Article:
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Towers in San Luis get preliminary approval amid environmental concerns

SAN LUIS, Ariz. – Not without opposition from environmentalists, a Maryland company has won another round of approvals for its plans to create electricity from wind inside two towers standing hundreds or thousands of feet high.

The San Luis City Council, having previously approved a series of rezonings for the Clean Wind Energy Project, has approved a required amendment to the city’s general plan to allow for the towers on the city’s southeastern corner.

The council approved the amendment by unanimous vote over the objections of the Yuma Audubon Society, whose president, Cary Meister, said the towers would pose a risk to the habitat of the flat-tailed horned lizard.

Clean Wind Energy plans to locate the towers on a site of more than 1,700 acres south of County 25th Street and between Avenues A and C. The land is federal property that the firm proposes to lease from the U.S. Bureau of Reclamation.

That area is part of the habitat of the lizard that extends from the Yuma area into the deserts of southern California and into part of northern Sonora.

The lizard has been proposed for protection under the Endangered Species Act, although the U.S. Fish and Wildlife Service determined in 2011 that it did not need protective status. Currently its habitat in Yuma is part of a conservation management area.

“The flat-tailed horned lizard is a species at risk, and it is in the process of being placed on the protected species list,” Meister told the council. “There is a debate over that. I don’t know why a company would want to get involved in a unresolved issue. It would be economically more sensible to (locate the project) outside the management area” of the lizard.

He added that lizard had previously lost habitat in the Yuma area to such large-scale construction projects as the border fence and State Route 195 from Yuma and San Luis.

Ronald Pickett, Clean Wind Energy’s president, said the project is already the subject of an environmental impact study and that the firm will take whatever required by the federal government to mitigate any impact to the area.

“But,” he added, “if we move out of the management area, we will impact other species in any case.”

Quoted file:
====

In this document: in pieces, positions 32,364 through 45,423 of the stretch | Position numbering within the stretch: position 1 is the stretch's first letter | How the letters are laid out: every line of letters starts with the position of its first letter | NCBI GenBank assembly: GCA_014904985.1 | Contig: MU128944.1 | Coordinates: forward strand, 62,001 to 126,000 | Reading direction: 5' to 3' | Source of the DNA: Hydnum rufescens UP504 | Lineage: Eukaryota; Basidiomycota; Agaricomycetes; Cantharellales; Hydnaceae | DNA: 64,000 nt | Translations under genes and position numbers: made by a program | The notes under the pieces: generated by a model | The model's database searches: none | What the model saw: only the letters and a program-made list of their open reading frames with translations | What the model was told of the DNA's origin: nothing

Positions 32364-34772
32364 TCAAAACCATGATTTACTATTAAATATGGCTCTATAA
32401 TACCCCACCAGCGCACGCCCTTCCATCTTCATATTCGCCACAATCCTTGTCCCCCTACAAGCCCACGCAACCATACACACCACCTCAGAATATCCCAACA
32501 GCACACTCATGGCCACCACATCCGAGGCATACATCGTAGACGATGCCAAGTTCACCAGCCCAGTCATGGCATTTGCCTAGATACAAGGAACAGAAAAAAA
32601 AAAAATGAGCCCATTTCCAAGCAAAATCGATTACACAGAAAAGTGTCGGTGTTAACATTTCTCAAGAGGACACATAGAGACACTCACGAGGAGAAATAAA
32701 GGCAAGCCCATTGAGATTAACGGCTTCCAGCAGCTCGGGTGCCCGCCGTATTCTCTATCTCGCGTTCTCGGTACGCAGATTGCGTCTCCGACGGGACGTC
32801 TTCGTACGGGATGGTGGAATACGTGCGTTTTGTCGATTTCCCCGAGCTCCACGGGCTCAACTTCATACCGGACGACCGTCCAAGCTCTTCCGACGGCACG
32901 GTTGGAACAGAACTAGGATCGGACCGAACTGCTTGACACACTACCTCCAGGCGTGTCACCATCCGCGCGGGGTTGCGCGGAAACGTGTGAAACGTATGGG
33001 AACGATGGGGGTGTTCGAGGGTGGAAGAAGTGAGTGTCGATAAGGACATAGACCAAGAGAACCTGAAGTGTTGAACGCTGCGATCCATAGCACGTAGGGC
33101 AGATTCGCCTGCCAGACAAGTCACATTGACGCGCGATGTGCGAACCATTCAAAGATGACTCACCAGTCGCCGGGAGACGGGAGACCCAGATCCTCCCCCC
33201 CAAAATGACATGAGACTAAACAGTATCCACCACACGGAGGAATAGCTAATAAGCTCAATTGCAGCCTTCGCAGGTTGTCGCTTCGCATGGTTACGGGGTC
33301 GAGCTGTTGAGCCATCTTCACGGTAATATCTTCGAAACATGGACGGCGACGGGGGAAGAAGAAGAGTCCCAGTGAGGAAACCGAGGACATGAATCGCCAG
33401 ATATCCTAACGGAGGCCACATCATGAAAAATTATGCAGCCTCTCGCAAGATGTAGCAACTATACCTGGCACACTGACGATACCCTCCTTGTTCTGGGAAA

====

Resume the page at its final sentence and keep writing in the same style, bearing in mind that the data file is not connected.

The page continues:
The towers would use desalted water piped from the Sea of Cortez to cool hot, dry air, which in turn would fall through the shafts at high speed, driving turbines that would produce electricity for sale in California and Arizona.

Pickett initially said the towers would reach about 3,000 feet in altitude, prompting skepticism about the feasibility of the project among some area residents and observers. More recently he has said 3,000 feet would be the maximum height but that the towers could end up being shorter.

Clean Wind Energy has said the projects would create 2,500 temporary jobs over the course of the construction of the wind towers, then would employ 1,000 permanent workers to operate the towers.

The prospect of jobs led former San Luis City Councilman Jose Suarez and the city’s chamber of commerce president, Jaime Jimenez, to endorse the project.

“I don’t know how many lizards there are in that area,” Suarez said, “but what matters to me are the people of San Luis. And this project is going to create jobs for our people and economic development for the city.”

Pickett said his immediate concern is getting federal approval to use for the project. The U.S. Bureau of Reclamation has expressed concerns to the city that the towers would take up land where future wells will be needed to meet water supply commitments in the United States and Mexico under the 1974 Colorado River Basin Salinity Control Project.

“Our project does not affect the operation of the wells,” said Pickett. “The towers would be built almost a mile in distance from them. Our project is compatible.”

He said his company has been meeting with federal officials in efforts to resolve those concerns.